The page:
Unsurprisingly, most Americans think of ISIS’ killing of people for refusing to convert to Islam as a case of “religious extremism.”
What is surprising is some of the other things that Americans now label as “religious extremism.”
A story this week in The Atlantic by Jonathan Merritt focuses on the pertinent results of a poll discussed in a new book from Barna Research: Good Faith: Being a Christian When Society Thinks You’re Irrelevant and Extreme. Allowing for the margin of error that’s normal for a relatively small sample, the poll shows that “religious extremism” is a spectrum that popular attitudes seem to keep expanding to include more and more.
Some of the pertinent results from the poll of 1,000 U.S. adults:
- 64% believe it’s extreme for people to “demonstrate outside an organization they consider immoral.”
- 51% believe it’s extreme to “protest government policies that conflict with their religion.”
- 52% believe it’s extreme to “believe that sexual relationships between people of the same sex are morally wrong.”
- 60% believe that it is extreme to “attempt to convert others” to your faith.
As Merritt notes, the view implied in this last statistic “specifically places evangelicals in the crosshairs of public opinion, since proselytizing is one of the key characteristics of that subset of Christianity.” Furthermore, he writes:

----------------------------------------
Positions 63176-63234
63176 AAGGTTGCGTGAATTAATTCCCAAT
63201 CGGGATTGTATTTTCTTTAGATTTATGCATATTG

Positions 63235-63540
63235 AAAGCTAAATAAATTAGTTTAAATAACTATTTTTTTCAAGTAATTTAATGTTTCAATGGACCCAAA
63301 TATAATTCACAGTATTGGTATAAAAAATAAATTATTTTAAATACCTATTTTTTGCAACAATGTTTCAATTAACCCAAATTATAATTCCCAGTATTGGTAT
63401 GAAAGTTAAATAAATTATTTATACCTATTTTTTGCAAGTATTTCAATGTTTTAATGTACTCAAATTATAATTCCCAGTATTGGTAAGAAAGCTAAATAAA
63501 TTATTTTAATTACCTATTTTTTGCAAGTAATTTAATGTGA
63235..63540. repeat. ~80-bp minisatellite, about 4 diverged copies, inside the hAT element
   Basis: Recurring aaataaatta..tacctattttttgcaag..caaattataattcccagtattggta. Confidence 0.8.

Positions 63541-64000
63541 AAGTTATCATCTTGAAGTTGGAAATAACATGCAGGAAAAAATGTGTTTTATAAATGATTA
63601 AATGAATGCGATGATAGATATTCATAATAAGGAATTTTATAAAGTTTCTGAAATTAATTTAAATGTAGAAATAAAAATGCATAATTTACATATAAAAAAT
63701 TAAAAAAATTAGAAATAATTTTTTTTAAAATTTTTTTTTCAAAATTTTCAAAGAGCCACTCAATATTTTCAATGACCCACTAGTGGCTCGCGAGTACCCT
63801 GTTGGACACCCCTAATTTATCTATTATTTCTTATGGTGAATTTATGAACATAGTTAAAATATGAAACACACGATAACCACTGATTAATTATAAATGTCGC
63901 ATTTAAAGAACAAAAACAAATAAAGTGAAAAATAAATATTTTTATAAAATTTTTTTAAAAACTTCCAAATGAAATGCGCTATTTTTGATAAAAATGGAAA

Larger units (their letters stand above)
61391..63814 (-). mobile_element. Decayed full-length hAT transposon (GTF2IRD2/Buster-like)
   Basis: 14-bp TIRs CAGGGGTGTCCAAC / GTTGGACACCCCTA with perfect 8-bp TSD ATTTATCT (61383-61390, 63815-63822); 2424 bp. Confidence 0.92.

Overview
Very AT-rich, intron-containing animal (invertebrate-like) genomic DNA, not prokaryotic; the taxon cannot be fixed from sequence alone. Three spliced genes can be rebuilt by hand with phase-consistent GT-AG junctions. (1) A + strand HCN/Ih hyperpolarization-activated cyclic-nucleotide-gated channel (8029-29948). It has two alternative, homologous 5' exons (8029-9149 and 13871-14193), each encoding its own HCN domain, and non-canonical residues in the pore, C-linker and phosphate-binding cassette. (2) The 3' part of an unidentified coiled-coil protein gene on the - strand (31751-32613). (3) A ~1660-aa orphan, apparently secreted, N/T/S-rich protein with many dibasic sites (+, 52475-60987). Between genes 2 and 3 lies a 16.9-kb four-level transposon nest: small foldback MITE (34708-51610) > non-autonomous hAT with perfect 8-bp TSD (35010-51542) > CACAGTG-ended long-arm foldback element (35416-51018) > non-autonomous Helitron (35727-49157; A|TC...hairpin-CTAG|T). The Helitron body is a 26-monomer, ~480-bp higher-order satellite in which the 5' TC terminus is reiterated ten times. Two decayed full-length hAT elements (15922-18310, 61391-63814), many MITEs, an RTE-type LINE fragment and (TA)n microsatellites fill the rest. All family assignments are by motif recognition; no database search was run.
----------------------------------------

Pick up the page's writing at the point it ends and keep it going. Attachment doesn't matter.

“If most Americans would apply the same descriptor to ISIS militiamen and soup kitchen volunteers who believe it is their duty to convert non-believers, something is amiss.”
And it gets worse:
“According to Barna, three-quarters of Americans believe ‘being religiously extreme is a threat to society.’ Which means that many Americans now believe that Christians who advocate for sexual abstinence or value missions work over money constitute, in some way, a social threat.”
One would think that the last sentence of that previous quote speaks for itself. But it doesn’t, because a great many of the people with attitudes like the ones the Barna poll describes don’t see the irony of their position. So Merritt makes the point explicit:
“One of the great ironies of this politically correct age is how those who most champion tolerance are often in such great need of the virtue themselves. Society calls ‘extremist’ those believers they consider to be rigid, narrow-minded, and unaccepting of others.
Carelessly painting such wide swaths with a caustic descriptor is its own form of intolerance. It’s refusing to accept those who are less accepting. It’s coercing someone to convert to your way of thinking to keep them from converting others to their own. It’s marginalizing one group to keep them from shaming some other marginalized group. It contributes to the very problem it’s trying to solve.”
In an era when public civility and tolerance seem to be in ever-shorter supply, that’s worth keeping in mind.